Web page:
conditions.
    The role of FDI in the development of stock markets of developing economies is
considered very strong. It is observed that there is triangular causal relationship between
these two; (1) FDI stimulates economic growth (2) Economic growth exerts positive
impact on stock market development and (3) implication is that FDI promotes stock
market development (Adam and Anokye et al, 2008). Given this background, the aim of
the present study is to identify in general the major contributing factors to the
development of India stock market with particular emphasis on the role of FDI. The
question concerned is the complementary or substituting role played by FDI in stock
market development of India. It is hypothesized that if FDI plays complementary role
there is positive relationship between FDI and stock market development and if it is
substituting there is negative relationship between these two.
    The paper as customary is divided into different sections. Section 11 provides a brief
overview of the literature on the determinants of stock market development. Section III
highlights the salient features of the stock exchange market of India. Section IV outlines
the methodology and explains the model and data collection procedure. Section V
discusses results. Finally section VI concludes the major findings of the study followed
by some policy implications.

II. DETERMINANTS OF STOCK MARKET DEVELOPMENT: LITERATURE
     REVIEW
        A considerable research on determinants of financial sector development has been
done in economic literature. For example, Adam and Anokye et al (2009) in their study
examined the impact of FDI on stock market in Ghana by using multivariate co
integration and Innovation Accounting Methods. Their results indicate a long-run
relationship between FDI, nominal exchange rate and stock market development in
Ghana.

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        Chousa, and Krishna et al (2008) tried to assess whether stock markets are simply
known to be mother of all speculative businesses, or whether they are importantly linked
to attract firm level FDI in the form of cross-border Mergers & Acquisitions activities.
They applied pooled regression technique by covering nine leading emerging economies
for the period of 1987-2006. They found a strong positive impact of stock markets on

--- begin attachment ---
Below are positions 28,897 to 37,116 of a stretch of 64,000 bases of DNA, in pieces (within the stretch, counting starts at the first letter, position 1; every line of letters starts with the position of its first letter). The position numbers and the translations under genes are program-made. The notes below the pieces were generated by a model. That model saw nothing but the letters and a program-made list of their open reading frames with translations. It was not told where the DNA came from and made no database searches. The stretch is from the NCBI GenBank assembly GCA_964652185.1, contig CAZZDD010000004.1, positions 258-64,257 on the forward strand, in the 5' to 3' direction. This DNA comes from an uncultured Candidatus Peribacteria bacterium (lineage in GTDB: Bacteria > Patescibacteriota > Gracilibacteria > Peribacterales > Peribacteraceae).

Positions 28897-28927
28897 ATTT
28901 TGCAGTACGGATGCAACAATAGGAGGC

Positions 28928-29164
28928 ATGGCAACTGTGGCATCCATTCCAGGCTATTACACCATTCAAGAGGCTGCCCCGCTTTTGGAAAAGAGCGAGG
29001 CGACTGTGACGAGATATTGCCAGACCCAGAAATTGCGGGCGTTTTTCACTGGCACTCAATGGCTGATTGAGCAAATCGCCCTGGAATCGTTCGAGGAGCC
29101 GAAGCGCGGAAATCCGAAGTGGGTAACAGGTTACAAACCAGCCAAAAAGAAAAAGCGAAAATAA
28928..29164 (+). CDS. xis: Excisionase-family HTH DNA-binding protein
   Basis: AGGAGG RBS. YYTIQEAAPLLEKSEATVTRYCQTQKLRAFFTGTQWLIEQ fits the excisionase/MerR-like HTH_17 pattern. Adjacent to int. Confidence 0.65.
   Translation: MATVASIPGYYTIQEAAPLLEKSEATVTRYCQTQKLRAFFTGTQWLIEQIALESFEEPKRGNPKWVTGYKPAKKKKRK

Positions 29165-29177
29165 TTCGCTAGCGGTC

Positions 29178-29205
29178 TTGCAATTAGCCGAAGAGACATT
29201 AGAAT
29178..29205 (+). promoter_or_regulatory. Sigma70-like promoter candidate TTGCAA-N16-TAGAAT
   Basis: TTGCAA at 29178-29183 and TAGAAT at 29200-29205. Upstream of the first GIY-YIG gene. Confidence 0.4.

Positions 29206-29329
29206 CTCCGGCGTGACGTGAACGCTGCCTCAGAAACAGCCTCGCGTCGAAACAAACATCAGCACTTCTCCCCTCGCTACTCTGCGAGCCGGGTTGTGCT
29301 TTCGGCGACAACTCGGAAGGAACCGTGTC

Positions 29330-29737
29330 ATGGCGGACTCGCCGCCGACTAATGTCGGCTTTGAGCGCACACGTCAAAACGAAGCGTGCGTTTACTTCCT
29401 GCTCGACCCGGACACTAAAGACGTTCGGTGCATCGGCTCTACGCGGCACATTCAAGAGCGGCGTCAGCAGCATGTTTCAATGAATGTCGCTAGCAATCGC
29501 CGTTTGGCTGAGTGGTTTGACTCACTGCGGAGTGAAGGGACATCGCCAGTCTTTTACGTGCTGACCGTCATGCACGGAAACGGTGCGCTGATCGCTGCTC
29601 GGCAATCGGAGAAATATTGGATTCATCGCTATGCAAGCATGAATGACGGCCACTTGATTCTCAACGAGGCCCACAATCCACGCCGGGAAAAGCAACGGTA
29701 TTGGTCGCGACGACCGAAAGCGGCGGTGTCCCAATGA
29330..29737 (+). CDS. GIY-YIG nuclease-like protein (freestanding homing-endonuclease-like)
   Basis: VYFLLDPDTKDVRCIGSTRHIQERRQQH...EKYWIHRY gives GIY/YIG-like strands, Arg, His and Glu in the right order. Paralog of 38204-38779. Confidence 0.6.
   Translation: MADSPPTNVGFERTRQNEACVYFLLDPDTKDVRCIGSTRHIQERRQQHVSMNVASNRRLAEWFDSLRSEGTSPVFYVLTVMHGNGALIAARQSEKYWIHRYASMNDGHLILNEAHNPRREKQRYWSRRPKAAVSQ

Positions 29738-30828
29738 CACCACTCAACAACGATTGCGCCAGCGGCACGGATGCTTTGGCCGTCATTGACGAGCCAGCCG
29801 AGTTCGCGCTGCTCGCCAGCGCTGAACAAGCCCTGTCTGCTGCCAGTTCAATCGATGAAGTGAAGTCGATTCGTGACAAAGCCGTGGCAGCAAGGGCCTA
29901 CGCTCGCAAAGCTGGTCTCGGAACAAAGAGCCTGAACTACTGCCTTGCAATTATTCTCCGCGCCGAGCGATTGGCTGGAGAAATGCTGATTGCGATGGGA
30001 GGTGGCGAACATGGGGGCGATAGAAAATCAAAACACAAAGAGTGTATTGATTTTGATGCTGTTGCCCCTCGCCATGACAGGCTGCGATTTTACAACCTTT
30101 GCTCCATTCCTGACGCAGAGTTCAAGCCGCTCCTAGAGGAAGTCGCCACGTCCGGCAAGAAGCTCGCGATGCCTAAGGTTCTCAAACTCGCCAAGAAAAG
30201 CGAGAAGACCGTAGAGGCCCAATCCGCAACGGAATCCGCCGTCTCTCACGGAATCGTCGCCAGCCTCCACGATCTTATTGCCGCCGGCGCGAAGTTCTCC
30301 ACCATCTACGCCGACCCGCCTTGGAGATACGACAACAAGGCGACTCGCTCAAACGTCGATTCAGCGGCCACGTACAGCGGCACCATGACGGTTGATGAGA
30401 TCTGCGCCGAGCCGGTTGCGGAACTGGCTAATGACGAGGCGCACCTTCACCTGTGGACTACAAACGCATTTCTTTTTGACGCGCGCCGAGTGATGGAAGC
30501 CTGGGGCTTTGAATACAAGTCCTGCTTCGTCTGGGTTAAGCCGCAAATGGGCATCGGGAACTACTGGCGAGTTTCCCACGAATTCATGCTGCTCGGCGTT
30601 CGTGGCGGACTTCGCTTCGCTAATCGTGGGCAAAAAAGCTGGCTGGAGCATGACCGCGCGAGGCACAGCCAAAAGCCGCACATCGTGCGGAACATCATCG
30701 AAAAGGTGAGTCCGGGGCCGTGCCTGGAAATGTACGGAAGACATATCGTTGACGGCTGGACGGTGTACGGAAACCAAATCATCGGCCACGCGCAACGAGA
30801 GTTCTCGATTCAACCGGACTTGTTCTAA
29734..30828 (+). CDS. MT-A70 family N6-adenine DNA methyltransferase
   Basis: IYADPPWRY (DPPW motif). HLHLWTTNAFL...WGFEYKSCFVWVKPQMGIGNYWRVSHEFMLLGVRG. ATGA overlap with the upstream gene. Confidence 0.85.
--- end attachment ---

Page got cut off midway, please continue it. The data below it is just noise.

cross border mergers & acquisitions deals and values. Robert (2008) analyzed the effects
of exchange rate and oil prices on stock market returns for four emerging economies
using the Box-Jenkins ARIMA model. No significant relationship was found between
exchange rate and oil prices on the stock market index prices. Yartey (2008) identifies
many factors like institutional and regulatory reform, adequate disclosure and listing
requirements and fair trading practices important for foreign investment.
        The relationship between stock market development and economic growth in
India was investigated in the empirical study by Shabaz et al, (2008). They found long-
run bi-directional causality between stock market development and economic growth.
However, for short-run their results showed one-way causality i.e., from stock market
development to economic growth. Singh (1997) also found positive relationship between
economic growth and stock market development. Naceur et al (2007) investigated the
role of stock markets in economic growth and identified the macroeconomic determinants
of stock market development in the Middle Eastern and North African region. They
found saving rate, financial intermediary, stock market liquidity and the stabilization
variables as important determinants of stock market development.
        Sarkar (2007) established the relationship between stock market development and
capital accumulation in developing countries. He applied the ordinary least square
technique (OLS) on time series data of 37 developed and less developed countries over
the period 1976-2002 and showed that in the majority of cases (including France, UK and
USA) the stock market turnover ratio an important indicator of stock market
development- has no positive long-term relationship with gross fixed capital formation.
        de la Torre, and Augusto (2007) studied the effects of reforms on domestic stock
market development and internationalization by performing regressions on two variables:
market capitalization and value traded by covering the period 1975-2004 for 117
countries. They concluded that reforms tend to be followed by increases in domestic
market capitalization and trading.